Despite concerns from a broad group of stakeholders, some in Washington continue to push for imposing government arbitration on Medicare drug coverage to set the price of a medicine. Unfortunately, these proposals overlook the many ways Parts B and D have been successful over the years and better policy options that would actually be in the best interest of seniors. Take, for example, Medicare Part D. The Administration has already put forth the proposed rebate rule, which would directly benefit many seniors and lower their costs at the pharmacy counter. That’s the right way to change Medicare, not government arbitration.
While each arbitration concept varies in how it would be implemented and structured, they all would jeopardize seniors’ access to care if they were applied to Medicare. In government arbitration, the drug manufacturer is pitted against a public entity – the U.S. government – and the power to request arbitration is given to the government, not the private party. Government arbitration also gives the power of choosing the arbiters to the government, not the private party. In fact, some proposals even suggest the arbiters should come from the Government Accountability Office – the opposite of an entity that is unaffiliated with both parties. And this process could occur the minute an innovative new medicine could be made available to seniors, leaving no time to let the market and competition determine the price of the medicine. Government arbitration places the government in the middle of determining the value of a medicine.
Recently, Congress considered using binding arbitration to settle disputes between insurers and providers regarding surprise medical bills patients receive after being treated in a hospital setting. This has led some in Washington to argue that government arbitration could work for Medicare drug coverage. But that argument completely skips over the drastic differences in those situations that make government arbitration unviable for the seniors who rely on Medicare. Two clear differences: 1) In the case of surprise billing, the dispute is between two private parties – not the government; and 2) Binding arbitration as proposed for surprise billing would be entered into after the patient has received the treatment and care they needed – it wouldn’t stand between patients and their doctors.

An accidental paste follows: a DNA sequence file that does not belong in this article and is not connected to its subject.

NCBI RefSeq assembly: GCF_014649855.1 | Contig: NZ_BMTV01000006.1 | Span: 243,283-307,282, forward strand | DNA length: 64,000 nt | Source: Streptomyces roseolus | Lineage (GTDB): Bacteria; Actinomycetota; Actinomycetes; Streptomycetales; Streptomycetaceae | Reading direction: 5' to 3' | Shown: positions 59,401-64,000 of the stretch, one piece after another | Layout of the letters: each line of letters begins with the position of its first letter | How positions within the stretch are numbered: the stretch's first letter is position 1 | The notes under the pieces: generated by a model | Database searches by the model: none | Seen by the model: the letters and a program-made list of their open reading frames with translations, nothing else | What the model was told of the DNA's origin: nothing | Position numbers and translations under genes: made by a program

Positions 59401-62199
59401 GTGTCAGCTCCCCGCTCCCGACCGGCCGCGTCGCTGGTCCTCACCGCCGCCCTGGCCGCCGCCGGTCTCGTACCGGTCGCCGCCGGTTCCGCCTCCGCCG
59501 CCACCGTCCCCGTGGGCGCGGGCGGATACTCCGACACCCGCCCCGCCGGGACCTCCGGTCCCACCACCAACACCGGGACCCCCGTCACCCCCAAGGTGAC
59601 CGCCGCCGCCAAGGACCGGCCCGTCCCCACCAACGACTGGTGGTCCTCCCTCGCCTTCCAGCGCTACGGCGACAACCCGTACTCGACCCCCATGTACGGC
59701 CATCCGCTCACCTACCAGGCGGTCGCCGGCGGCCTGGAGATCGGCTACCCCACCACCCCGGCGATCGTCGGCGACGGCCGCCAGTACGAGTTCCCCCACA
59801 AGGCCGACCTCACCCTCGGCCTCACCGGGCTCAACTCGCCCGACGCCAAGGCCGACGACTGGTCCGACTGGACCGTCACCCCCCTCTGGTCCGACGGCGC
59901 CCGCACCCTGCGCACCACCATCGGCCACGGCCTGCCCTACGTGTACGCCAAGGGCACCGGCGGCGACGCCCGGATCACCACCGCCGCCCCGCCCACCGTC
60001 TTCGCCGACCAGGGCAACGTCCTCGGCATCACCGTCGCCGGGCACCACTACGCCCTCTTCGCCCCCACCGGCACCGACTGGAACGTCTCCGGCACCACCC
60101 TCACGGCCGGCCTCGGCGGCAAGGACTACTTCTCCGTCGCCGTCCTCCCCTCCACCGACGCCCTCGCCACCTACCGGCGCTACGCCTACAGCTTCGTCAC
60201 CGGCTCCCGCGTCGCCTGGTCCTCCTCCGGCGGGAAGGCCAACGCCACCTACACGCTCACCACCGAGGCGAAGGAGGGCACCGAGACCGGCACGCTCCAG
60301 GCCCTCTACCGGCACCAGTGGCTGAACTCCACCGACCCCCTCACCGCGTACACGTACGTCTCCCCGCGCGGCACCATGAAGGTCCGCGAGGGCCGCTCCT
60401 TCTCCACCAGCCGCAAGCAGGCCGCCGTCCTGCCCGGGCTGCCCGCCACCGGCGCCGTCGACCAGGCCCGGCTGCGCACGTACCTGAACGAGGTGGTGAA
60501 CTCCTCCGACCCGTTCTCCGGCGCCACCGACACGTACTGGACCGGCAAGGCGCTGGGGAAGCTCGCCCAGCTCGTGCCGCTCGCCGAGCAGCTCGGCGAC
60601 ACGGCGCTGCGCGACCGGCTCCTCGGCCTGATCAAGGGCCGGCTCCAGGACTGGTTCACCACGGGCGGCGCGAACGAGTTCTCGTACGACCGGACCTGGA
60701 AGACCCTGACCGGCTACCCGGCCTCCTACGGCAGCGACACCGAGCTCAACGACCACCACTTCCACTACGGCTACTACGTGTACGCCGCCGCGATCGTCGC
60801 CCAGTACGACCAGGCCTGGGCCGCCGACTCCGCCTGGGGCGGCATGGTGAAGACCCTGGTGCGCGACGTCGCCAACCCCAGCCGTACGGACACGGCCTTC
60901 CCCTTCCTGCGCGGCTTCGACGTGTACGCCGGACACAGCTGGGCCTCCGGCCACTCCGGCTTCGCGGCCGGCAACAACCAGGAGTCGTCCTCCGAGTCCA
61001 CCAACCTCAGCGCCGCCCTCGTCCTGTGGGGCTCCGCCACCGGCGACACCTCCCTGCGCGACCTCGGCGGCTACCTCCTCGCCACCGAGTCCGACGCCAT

Regardless of whether binding arbitration is the right approach to surprise billing, it’s clear how imposing government arbitration on Medicare drug coverage is different. And no matter how you structure it, government arbitration is wrong for Medicare drug coverage.
Learn more about right and wrong ways to change Medicare at PrescriptionforMedicare.org.
Nicole Longo Nicole is director of public affairs at PhRMA focusing on Medicare, 340B, importation and more. She previously worked for a D.C.-based public affairs firm where she assisted a wide range of clients with communications efforts on everything from trade policy to agriculture policy to health care policy. Outside the office, Nicole can be found trying new restaurants (usually Italian), taking an occasional barre class and cheering on the Cincinnati Bengals.